Consolidating your assets
In 1945, two brothers, Jacob and Samuel, were rescued from the Nazi extermination camp of Buchenwald. The rest of their family had been killed. The brothers joined other refugees that left Europe after World War II. Jacob came to the United States, became an engineer, and worked many years for a major corporation. Samuel immigrated to Australia and became an accountant.
Several years ago, Jacob died. He had never married. Samuel — by now quite elderly —came to the United States to settle Jacob’s affairs. What he found was financial chaos. Jacob had always lived frugally and invested widely. Unfortunately, he kept very poor records. Samuel spent several weeks rummaging through files, boxes, drawers, and even under couch pillows trying to gather together all the certificates, statements, and even uncashed dividend checks that Jacob had left behind. We will never be certain that all of Jacobs’s assets have been located.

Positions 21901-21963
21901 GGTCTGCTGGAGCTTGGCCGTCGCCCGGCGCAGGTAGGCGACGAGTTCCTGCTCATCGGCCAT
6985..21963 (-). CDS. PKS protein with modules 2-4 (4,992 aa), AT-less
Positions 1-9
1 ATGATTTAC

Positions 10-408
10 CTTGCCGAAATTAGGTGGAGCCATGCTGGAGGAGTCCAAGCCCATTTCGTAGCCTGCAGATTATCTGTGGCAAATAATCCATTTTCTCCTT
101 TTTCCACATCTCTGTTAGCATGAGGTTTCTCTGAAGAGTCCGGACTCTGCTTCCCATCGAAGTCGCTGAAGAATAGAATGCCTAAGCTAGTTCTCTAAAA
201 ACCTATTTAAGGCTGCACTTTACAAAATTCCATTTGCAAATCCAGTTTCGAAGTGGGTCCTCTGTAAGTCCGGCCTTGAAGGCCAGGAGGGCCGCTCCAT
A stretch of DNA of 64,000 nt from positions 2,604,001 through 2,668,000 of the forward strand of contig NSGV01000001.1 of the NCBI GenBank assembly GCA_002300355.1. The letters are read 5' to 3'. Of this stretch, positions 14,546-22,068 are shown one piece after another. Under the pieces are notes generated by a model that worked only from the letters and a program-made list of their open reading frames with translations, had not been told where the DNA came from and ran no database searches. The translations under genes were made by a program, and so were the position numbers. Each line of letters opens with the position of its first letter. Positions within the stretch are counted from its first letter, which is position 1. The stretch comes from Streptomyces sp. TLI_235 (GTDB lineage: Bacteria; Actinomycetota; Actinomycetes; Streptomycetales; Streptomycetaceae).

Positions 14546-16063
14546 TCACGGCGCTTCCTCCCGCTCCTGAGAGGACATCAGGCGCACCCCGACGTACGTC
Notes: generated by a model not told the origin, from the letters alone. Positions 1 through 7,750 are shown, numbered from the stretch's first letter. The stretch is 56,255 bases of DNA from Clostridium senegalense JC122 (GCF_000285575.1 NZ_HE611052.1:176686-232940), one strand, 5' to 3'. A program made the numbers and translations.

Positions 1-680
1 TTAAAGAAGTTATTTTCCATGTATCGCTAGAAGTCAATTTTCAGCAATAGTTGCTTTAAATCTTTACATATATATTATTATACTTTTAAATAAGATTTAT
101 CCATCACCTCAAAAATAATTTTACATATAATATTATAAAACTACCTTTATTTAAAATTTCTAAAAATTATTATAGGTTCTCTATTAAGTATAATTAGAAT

Few people leave behind as chaotic a financial tangle as Jacob did, but I find that more than half of the people I advise after a death are not certain that they can identify all of a deceased’s investment assets.
The first lesson from this example is this: DO NOT KEEP STOCK OR BOND CERTIFICATES AT HOME OR IN A SAFE DEPOSIT BOX. KEEP ALL FINANCIAL ASSETS IN BROKERAGE ACCOUNTS.
Modern brokerage accounts now allow access via checkbook, electronic funds transfer (EFT) and charge cards. Have all dividends and interest payments deposited in your account; and, if you need cash, you may write a check. There is no reason for your heirs to search through your papers to find uncashed dividend checks.
As people get older, financial advisors and estate planning attorneys often advise clients to consolidate their assets. This is sound advice and greatly simplifies the job of managing an estate at death.
It is often possible to consolidate assets — even mutual funds that you have bought outside of a brokerage account — with a single financial advisor or team of advisors. This has the advantage of giving your financial advisor a better view of your assets and thus providing more comprehensive plans and advice. It also makes it easier for the surviving spouse or heirs to identify your investment assets.
Investment accounts with brokerage firms, money managers, and mutual funds typically make up the bulk of the assets of most families. It is not unusual for a family to have multiple accounts.
Be sure to make a list of your investment accounts. You may use that investment section of the workbook to do so.
From BEFORE I GO by Arie Korving. Available at Amazon.